There are various reasons contributing to the rise of Fintech and the plethora of all kinds of financial services apps now on the market. It can be tempting to dive into some of these investment apps without thorough research, particularly as they generally demand much lower starter fees.
However, all investment carries risk, and there are no guarantees. Traditional investment rules apply to apps too. For example, it still stands that higher returns mean higher risks, and it’s important to regularly review your portfolio. But apps can absolutely take away some of the stress out of investing, saving and other financial services. Here’s a rundown of the kinds of apps available right now and their risks.
Wide range of Fintech services available
The Fintech sector covers a wide range of disruptive start-ups that use technology to simplify financial services. They offer something new to the market, or they offer something that was previously inaccessible for many users. Fintech began with the aim of disrupting traditional financial institutions and revolutionising the way we all manage finances.
More recently, established financial institutions and banks have realised the importance of this sector. They now offer their own FinTech solutions, either developed in-house, or in partnership with start-ups. The net result is a much wider choice for investors, savers and users.
Robo-advisor apps and websites
Robo-advisor services are a niche but fast-growing area of Fintech. They are online investment services that ask users a set of questions and come up with a plan based on the answers. The app uses algorithms to work out the best plan for the specific user.
There are few minimum requirements for users to open an investment account on these platforms, making them easily accessible to a wide market. They often offer low-cost, low-risk investments, which limit fees. They also reallocate assets and maintain the portfolio automatically, taking the stress away from the user.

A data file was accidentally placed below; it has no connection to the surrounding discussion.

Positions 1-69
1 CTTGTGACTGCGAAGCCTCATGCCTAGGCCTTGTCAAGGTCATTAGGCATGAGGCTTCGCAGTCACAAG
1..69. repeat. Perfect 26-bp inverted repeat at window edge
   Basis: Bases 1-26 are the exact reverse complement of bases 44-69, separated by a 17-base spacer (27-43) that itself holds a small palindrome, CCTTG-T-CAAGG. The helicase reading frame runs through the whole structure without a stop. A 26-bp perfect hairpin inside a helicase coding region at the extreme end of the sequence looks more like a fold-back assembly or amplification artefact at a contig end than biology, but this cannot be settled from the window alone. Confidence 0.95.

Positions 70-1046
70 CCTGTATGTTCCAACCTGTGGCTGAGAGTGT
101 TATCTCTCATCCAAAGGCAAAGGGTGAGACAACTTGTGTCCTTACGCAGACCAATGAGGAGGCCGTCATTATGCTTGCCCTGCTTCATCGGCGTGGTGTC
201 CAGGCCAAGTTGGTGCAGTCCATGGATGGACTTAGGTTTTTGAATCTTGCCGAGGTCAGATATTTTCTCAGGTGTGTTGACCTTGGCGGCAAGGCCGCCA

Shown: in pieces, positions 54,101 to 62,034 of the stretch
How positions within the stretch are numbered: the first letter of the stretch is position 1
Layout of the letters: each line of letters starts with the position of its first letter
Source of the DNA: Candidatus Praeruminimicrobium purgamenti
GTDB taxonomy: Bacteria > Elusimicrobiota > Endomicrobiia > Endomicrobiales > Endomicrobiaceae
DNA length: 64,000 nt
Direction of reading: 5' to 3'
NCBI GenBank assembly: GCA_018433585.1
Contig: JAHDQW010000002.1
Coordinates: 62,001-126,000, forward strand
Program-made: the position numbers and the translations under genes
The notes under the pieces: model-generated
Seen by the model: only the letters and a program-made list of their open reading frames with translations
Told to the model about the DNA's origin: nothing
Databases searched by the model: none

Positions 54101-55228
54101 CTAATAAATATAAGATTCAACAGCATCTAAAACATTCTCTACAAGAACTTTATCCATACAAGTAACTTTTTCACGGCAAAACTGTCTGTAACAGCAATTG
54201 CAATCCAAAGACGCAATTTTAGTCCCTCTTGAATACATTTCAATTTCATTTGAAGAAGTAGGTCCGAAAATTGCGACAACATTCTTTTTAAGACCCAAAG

Successful examples include Wealthfront and Betterment, but there are many to choose from. They specialise in reaching a generation of investors who do not generally use traditional investment advisors.
The biggest advantages for users are the low fees involved. For example, an online robo-advisory investment service usually charges around 0.25%, while a human financial advisor will charge around 1%. The obvious disadvantage is the robo-advisory service cannot allow for changes in personal circumstances, nor can they offer reassurance in worrying times.
Round-up savings and investment apps
Round-up apps can be thought of as the digital equivalent of hoarding spare change in a jar at home. Except that the change goes directly into a savings account or investment scheme that can accrue interest for the user.
Apps like Moneybox work by linking up with the user’s bank account or credit card. The user then sets their preferences on online transactions, and the app automatically rounds up the pound and puts the excess in the saving or investment account.
For example, a user spends £2.90 every day on a coffee. The app will take the extra 10p by rounding up to the nearest pound and transfer into the savings account. Another successful example is the digital bank Monzo, which has partnered with Investec to pay 1% interest on the savings account formed by the excess change on digital transactions.
Apps for trading stocks and shares
More seasoned investors are often interested in apps that allow them to carry out digital stock broking. Examples include Freetrade and IG Markets, which trade everything from shares, forex and bonds to commodities and cryptocurrency.
Fees are much lower than traditional broker services and are often commission free. However, they do tend to charge in other areas, such as instant orders and outgoing bank transfers, so it’s important to read the small print. These apps offer an impressive range of trading options and can work well for the right kind of investor. You can also try them out before you decide to invest, so it’s worth doing lots of research if this area of Fintech interests you.
Fintech appeals to lots of people thanks to its easy accessibility, flexibility and generally low fees. However, for serious investors with large portfolios, these apps often don’t offer the necessary levels of support. As big banks and financial institutions get on board the FinTech bandwagon, I think this is likely to change in the near future.